Silicon Valley Sociological Review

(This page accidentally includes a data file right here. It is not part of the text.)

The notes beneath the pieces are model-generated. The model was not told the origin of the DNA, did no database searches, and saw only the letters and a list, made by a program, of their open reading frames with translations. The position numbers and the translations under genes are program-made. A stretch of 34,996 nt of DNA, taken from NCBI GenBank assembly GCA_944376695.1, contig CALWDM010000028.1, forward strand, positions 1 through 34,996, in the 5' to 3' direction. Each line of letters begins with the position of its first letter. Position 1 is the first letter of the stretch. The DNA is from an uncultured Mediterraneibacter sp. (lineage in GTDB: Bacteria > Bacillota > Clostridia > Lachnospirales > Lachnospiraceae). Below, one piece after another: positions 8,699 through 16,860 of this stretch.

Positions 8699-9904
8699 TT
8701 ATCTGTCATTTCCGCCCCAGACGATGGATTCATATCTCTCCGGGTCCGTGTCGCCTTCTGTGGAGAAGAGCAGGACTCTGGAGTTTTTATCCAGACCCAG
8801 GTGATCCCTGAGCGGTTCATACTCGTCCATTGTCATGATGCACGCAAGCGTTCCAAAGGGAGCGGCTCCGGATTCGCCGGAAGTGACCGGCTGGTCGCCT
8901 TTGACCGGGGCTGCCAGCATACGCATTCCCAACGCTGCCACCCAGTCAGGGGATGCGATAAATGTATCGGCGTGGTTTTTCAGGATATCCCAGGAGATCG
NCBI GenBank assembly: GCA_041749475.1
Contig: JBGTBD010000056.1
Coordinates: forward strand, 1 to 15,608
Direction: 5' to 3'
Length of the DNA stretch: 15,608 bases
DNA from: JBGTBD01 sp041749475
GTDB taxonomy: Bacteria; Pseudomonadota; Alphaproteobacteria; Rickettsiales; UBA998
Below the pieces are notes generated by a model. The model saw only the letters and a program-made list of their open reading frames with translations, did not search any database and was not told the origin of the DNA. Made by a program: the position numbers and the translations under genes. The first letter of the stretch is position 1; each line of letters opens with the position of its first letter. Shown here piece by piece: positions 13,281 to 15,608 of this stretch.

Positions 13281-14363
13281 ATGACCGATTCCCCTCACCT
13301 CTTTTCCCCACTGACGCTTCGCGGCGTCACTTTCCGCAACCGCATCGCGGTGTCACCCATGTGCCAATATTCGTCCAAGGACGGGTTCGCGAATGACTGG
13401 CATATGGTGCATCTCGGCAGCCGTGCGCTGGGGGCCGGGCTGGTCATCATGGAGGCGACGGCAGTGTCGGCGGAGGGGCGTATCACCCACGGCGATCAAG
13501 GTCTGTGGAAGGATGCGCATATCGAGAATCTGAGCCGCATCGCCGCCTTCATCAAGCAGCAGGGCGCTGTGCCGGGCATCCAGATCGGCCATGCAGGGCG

The French post-structuralist thinker, Michel Foucault, was a philosopher, psychologist, historian and sociologist. He combined this interdisciplinary knowledge to theorize new conceptualizations of discipline, power, and knowledge and their implications for ideas of human bodies, sex, and sexuality, all of which culminated in his overarching quest to investigate the production of truth. Foucault examined how institutions and people regulate bodies, both their own and those of others, in society and rooted his theories in examples of the institutions and discourses of his time while channeling experiences from his own identity as a disciplinary scholar and gay man. Deviating from conflict theory, Foucault theorized truth and power as omnipresent and relational forces constructing all institutions, disciplines, and discourse. Beyond conflict theorists' critiques of Foucault's ideas on power, Foucault has also received many critiques from feminist scholars such as Nancy Hartsock and Nancy Fraser who objected to his perspective on power, considering his own position of relative privilege as a man. Thus, his discussions of power, though intended for a universal audience, are less relevant to women's experiences. Additionally, his conception of power as an omnipresent and relational force limits people's ability to change power discrepancies. This intellectual biography finds that while Foucault's own identity and background crucially informed his theories, they also left his ideas vulnerable to the criticisms they face today. Nonetheless, through both his enduring contributions and their continual critique and revision by modern theorists, Foucault's impact on sociology, psychology, and philosophy, among other things, continue to impact contemporary social and cultural works.